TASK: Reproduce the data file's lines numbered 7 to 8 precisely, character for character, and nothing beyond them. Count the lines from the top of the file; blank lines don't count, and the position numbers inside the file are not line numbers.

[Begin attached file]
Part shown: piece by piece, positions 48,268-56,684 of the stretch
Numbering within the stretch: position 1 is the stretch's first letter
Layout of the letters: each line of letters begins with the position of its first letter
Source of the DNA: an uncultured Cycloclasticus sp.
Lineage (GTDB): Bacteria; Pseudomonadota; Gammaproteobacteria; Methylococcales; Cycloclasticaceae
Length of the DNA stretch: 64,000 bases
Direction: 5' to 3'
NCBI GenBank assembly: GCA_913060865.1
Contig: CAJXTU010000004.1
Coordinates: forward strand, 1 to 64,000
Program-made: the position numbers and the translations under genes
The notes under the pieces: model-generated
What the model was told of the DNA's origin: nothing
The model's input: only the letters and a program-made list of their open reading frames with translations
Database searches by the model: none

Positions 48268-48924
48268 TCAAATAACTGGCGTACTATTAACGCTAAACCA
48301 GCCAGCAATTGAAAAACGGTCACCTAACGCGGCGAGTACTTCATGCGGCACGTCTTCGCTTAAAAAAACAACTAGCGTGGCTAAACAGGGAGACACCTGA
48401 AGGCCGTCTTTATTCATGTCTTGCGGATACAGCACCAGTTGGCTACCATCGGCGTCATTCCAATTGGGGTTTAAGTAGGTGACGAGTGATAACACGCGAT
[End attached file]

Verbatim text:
Direction: 5' to 3'
NCBI GenBank assembly: GCA_913060865.1